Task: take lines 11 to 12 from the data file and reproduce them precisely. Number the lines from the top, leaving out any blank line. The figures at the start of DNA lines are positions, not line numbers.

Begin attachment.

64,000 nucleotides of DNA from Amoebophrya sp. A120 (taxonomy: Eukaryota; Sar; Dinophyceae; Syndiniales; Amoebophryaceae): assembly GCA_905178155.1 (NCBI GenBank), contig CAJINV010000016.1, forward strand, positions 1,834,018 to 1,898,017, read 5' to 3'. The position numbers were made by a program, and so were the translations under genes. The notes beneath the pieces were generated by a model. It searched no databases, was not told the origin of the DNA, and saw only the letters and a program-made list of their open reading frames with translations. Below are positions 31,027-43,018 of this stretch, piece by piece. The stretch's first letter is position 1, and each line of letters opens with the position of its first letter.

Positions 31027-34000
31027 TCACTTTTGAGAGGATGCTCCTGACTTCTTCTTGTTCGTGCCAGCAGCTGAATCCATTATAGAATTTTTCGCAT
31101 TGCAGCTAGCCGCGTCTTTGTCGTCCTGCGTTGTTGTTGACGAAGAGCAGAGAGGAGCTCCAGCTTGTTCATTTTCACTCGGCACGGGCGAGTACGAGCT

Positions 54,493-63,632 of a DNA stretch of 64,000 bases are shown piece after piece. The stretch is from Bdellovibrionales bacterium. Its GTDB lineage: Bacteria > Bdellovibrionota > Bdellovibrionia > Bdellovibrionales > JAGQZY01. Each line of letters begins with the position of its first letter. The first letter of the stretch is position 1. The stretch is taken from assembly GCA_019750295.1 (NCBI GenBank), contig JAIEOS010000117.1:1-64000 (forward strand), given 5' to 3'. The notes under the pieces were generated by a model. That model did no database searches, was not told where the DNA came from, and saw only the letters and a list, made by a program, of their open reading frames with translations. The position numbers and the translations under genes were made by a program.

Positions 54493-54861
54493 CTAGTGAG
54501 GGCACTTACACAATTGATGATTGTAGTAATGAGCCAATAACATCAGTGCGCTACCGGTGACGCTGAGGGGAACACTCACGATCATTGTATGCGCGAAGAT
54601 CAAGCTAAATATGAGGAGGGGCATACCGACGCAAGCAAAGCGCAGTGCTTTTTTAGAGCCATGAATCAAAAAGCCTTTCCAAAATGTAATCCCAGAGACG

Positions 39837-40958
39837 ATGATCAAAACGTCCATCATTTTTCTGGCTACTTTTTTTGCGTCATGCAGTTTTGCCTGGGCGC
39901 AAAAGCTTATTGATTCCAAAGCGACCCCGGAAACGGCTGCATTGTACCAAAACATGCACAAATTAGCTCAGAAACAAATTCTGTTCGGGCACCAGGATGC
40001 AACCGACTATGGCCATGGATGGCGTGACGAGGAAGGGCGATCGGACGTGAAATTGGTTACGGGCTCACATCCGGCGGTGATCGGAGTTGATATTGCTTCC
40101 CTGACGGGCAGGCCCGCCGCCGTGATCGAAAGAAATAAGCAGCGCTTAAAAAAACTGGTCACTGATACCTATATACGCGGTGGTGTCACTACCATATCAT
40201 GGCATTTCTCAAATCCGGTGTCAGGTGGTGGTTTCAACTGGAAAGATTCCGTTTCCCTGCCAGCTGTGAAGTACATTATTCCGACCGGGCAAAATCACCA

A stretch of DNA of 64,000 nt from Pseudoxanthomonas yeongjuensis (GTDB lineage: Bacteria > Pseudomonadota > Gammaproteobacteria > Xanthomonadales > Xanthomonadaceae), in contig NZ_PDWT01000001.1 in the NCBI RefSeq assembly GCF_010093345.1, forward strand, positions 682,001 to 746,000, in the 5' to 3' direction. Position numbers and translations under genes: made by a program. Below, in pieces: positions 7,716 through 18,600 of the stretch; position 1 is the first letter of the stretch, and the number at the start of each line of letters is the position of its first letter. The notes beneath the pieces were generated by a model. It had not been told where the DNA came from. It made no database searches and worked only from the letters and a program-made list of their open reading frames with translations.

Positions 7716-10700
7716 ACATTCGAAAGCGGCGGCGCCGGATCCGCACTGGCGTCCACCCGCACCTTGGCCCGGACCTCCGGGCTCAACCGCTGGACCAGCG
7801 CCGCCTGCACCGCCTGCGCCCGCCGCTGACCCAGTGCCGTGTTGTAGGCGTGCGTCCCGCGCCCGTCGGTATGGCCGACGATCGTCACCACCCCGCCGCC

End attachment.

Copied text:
39837 ATGATCAAAACGTCCATCATTTTTCTGGCTACTTTTTTTGCGTCATGCAGTTTTGCCTGGGCGC
39901 AAAAGCTTATTGATTCCAAAGCGACCCCGGAAACGGCTGCATTGTACCAAAACATGCACAAATTAGCTCAGAAACAAATTCTGTTCGGGCACCAGGATGC